team development, team work

Team Work: A Look Back at 8 Articles Diving Deep Into the Topic

By taking the time to read the following eight articles you will likely find that they will keep you working and building your team for years to come.

I'll be honest, when I see a headline I'm interested in, I often will try to "power-read" the article, looking for some quick nugget I can grab and look to apply down the road, before returning to my inbox to sort through the rest of that week's waiting emails. Of course, I'm not learning much with that approach.

In my years of working in church media and before that, I have learned that everyone is different.

Team building is hard work.

Even with a solid plan and clear vision, you are still likely to fail. At least on the first half dozen attempts. Here's what I thought I'd do this week. I would search online for the term, "TEAM WORK," specifically on this site, and from there, proceed to read every article, pulling the content together into a detailed summary of all the best ideas.

I can assure there were lots of great ideas

Among them was a piece by David Leuschner, the former Executive Director of Technical Arts for Gateway Church in Dallas, who wrote a great article on building a quality team, encouraging us to live life together, meet regularly and to have fun, Team Development: Building A Quality Team.

Gregory Kayne, the Media Arts Director at Bethel Christian Fellowship, shared the importance of playing for a winning team. He encouraged short-term, high impact projects to create a sense of excitement and participation, to bond a team together, in Everyone Wants to Play on A Winning Team.

Eric Bramlett, the Creative Arts Director at Community Christian Church, encouraged us not to see pastoral staff as the enemy of our good ideas, but to work with them to create a team beyond media and tech, one that reaches the whole church, with Avoid Perceiving Your Boss as The Common Enemy.

Van Metschke, who previously worked at Magnolia Church, wrote five keys to building a team in church tech. Being clear about your expectations. Making sure they are well trained on the equipment and know what they are doing. Knowing the core value of the church and how they apply to the role they are playing. When the team wins they are part of that win, church media is a team sport! Your own team is your best evangelists for recruiting new people to serve. These were broken down in his piece, 5 Important Team Building Strategies in Church Tech.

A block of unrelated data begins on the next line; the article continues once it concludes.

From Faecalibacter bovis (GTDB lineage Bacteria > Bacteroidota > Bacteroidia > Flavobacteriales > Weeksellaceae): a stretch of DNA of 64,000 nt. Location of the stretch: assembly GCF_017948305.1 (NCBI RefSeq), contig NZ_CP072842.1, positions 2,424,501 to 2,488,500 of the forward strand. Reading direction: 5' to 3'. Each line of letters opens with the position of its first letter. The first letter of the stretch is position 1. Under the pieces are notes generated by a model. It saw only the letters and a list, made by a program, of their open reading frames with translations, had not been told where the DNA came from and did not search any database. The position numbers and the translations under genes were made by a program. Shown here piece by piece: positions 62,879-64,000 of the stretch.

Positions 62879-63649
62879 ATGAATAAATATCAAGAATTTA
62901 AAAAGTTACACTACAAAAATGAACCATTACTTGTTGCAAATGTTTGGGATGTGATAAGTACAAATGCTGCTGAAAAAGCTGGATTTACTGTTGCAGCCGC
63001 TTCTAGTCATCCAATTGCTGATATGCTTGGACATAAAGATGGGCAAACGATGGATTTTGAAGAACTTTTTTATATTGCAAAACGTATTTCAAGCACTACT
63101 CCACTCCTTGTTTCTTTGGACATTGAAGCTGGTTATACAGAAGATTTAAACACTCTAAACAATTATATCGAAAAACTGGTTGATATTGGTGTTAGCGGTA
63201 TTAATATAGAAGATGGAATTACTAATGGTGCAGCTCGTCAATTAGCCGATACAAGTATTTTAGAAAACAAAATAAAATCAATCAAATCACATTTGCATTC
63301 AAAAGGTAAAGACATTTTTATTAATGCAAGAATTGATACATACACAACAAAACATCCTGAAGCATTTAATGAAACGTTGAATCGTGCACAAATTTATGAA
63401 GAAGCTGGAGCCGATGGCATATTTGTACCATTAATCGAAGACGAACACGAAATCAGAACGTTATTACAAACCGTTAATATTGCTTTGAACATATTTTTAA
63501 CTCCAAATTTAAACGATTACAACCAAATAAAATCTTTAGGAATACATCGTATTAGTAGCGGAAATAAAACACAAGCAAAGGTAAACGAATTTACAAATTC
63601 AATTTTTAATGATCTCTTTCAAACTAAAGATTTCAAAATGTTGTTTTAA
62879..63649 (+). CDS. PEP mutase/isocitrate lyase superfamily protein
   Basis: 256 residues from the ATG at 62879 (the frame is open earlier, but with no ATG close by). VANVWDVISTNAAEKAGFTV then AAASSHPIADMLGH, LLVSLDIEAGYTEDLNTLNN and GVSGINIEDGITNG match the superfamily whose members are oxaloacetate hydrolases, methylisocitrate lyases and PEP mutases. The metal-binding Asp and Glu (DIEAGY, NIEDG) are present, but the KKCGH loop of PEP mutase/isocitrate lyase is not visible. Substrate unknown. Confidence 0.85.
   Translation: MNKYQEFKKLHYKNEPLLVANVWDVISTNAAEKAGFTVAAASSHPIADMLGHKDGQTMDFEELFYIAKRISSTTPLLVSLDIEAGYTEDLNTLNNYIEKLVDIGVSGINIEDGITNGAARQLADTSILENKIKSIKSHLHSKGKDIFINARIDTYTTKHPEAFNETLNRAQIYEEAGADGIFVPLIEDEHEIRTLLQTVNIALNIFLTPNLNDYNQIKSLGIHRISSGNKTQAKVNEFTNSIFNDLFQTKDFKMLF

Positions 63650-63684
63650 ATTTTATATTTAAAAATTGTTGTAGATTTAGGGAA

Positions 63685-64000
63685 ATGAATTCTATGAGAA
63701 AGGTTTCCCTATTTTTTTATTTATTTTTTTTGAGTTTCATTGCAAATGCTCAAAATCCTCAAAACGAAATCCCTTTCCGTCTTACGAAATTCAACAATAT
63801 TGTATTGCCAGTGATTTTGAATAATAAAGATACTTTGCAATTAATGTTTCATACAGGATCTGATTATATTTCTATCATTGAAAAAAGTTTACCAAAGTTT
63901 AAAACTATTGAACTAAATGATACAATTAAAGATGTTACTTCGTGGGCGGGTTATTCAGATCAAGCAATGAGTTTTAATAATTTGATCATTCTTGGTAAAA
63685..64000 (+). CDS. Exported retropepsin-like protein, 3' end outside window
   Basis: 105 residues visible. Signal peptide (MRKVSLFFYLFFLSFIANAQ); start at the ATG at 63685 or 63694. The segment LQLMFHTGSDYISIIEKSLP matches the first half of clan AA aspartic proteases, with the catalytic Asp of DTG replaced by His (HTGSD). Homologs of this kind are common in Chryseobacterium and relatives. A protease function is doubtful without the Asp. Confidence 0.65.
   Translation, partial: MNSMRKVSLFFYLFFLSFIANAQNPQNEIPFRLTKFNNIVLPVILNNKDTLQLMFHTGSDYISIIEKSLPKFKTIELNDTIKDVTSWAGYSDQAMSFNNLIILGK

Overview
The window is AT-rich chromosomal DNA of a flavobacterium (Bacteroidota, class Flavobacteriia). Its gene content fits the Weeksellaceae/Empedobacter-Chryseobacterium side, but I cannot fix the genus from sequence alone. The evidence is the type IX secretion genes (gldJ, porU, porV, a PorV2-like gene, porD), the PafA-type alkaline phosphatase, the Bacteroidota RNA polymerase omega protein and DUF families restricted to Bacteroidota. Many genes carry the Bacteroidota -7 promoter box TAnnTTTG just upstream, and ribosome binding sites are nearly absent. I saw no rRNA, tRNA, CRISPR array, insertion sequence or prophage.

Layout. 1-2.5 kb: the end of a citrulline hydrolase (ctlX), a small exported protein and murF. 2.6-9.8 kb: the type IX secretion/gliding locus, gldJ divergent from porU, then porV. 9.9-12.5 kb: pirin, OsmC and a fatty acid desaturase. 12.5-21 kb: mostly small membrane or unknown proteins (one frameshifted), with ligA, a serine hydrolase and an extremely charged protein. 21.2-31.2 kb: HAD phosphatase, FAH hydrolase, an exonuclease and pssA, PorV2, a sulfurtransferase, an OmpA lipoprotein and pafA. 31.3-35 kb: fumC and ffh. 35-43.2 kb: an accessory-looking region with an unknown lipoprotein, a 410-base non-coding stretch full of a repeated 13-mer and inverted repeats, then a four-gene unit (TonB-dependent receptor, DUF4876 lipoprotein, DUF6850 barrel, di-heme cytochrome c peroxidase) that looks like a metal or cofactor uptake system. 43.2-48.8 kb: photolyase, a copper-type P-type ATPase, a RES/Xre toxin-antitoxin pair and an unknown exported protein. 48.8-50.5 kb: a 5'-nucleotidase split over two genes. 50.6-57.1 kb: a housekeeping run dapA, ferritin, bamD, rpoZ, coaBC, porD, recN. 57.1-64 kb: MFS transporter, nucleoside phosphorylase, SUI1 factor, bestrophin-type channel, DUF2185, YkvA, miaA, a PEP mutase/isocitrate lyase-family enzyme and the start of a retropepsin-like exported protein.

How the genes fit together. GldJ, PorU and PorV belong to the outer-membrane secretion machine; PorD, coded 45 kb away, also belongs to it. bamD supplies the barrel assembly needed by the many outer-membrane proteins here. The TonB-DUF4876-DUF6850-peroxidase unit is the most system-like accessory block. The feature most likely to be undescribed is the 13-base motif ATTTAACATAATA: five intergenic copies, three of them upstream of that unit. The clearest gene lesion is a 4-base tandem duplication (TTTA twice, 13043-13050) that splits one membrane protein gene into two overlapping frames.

Greg Stovell, the Senior Pastor at First Presbyterian Church, wrote a challenging and fresh article on the philosopher Søren Kierkegaard and the need for us to lead by example (I hated that one way too hard, right?) This piece was titled, Taste, See, A Better Way of Building God’s Kingdom.

Michael Edgar Myers, the Founding Director for Kingdom Impact Theater Ministries, went deep on a thought-provoking challenge to lead our teams like Jesus led His apostles, with The Team Jesus Template, whereby a clear vision, expressed widely, features a small group poured into with scripture and prayer, delegated tasks, with regular feedback, direct and indirect admonishment and ultimate release for them to go out an train others.

Myers then wrote a great follow up to this, The “Yes and…” of Ministry, discussing how developing teams by focusing on the "YesAND," allowing for creativity and disagreement without shutting down the flow of good ideas. No doubt a critical piece of working with independent creative people.

Then lastly, the fantastic Debbie Keough, the former tech director at Coast Hills Community Church, wrote one of my favorite articles, It’s Not About the “I,” on serving as a leader to your team. The need to have a strong vision, not just for the team as a whole, but for each individual on the team. That trust is hard to earn and easy to lose. Creating a culture of inclusion and allowing people to learn and then train creates a team that is always growing. There is a lot in this article that I keep circling back to.

These eight articles I have referenced above could keep you working and building your team for years to come.

In my years of working in church media and before that, working as a touring crew to musicians, I have learned that everyone is different. Creative people love their independence and love to finish the day with a sense of achievement.

I love working with creatives, and I hope you keep this page bookmarked and come back to the ideas these creative souls shared again and again, because working as a team brings so much more than we can bring as individuals.


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